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Risk of adverse coronavirus disease 2019 outcomes for people living with HIV

Mellor, Maya M.a; Bast, Anne C.a; Jones, Nicholas R.b; Roberts, Nia W.c; Ordóñez-Mena, José M.b,f; Reith, Alastair J.M.a; Butler, Christopher C.b; Matthews, Philippa C.d,e; Dorward, Jienchib,g

Author Information
doi: 10.1097/QAD.0000000000002836



By September 2020, over 30 million people worldwide had been diagnosed with severe acute respiratory syndrome coronavirus 2 (SARS-CoV-2) [1]. Although SARS-CoV-2 infection may be asymptomatic or cause only mild symptoms, a proportion of people develop severe coronavirus disease 2019 (COVID-19), leading to hospitalization, acute respiratory distress syndrome or death. Established risk factors for severe COVID-19 among the general population include older age [2], chronic kidney disease and obesity [3].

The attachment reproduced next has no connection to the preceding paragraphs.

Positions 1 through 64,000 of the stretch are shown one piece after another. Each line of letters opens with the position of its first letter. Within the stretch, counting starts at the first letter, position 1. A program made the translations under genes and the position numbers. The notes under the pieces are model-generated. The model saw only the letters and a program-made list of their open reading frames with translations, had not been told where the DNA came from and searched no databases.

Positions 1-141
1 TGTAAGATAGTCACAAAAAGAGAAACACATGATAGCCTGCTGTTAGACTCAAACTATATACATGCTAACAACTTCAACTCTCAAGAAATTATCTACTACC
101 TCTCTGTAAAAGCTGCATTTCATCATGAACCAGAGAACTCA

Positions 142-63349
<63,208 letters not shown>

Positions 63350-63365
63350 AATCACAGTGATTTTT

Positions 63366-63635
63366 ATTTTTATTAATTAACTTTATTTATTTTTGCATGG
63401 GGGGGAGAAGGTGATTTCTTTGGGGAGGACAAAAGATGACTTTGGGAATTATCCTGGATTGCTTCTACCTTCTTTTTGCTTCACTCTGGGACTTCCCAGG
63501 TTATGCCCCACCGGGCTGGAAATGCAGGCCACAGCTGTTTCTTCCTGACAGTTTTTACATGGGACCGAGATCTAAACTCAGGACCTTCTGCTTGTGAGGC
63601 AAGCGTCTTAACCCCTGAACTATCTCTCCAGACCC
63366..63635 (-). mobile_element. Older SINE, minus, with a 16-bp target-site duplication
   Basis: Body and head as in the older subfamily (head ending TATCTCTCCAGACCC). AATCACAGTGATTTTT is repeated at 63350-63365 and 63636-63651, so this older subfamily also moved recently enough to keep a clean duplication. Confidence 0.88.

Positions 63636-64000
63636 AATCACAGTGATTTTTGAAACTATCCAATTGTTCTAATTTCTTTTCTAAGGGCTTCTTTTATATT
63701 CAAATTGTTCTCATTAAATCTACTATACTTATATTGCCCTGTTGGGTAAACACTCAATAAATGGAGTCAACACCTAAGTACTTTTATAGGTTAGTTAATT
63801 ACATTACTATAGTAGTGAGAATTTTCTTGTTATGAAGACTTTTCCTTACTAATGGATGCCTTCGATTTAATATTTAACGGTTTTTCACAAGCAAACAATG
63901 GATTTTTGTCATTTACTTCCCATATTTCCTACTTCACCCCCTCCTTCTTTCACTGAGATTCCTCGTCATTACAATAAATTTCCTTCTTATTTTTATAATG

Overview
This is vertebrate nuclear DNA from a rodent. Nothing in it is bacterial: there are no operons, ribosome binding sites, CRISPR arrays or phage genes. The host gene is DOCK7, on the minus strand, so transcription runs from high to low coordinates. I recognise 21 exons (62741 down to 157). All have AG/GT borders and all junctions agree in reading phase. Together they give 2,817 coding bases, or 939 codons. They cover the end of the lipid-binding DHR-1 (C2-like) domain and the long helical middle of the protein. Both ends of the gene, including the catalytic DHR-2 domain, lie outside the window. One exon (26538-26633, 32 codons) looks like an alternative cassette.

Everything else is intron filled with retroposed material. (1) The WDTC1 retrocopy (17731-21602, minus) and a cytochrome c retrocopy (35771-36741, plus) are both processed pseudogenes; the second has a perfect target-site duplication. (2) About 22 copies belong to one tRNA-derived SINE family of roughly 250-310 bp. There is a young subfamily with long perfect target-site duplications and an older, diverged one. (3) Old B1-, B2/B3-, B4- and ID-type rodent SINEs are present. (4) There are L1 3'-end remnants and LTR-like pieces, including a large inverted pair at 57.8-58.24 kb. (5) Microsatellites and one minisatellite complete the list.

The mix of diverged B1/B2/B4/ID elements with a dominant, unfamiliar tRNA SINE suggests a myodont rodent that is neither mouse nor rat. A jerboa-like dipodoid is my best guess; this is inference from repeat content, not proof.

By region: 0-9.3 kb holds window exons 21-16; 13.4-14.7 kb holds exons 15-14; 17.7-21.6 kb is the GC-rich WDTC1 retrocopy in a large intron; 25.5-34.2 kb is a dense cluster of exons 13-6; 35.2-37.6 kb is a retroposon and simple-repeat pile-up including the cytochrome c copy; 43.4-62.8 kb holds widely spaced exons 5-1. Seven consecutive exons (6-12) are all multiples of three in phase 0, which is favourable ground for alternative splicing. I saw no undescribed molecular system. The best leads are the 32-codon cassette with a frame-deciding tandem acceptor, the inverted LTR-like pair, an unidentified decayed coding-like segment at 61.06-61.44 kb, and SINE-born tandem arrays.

People living with HIV (PLWH), who constitute approximately 0.5% of the global population [4], may have an increased risk of adverse outcomes from COVID-19 as a result of HIV-associated immune dysfunction [5]. There may also be a higher prevalence of co-morbidities among PLWH that predispose to unfavourable COVID-19 outcomes [6]. Conversely, PLWH may have more favourable outcomes due to increased health awareness or close medical follow-up. Some antiretroviral agents are under consideration as potential treatments for COVID-19 [7], but the influence of antiretroviral therapy (ART) on COVID-19 outcomes is not known. In this rapid review, we aim to evaluate the evidence regarding the risk of adverse COVID-19 outcomes in PLWH, and the extent to which this risk is modified by other factors including ART.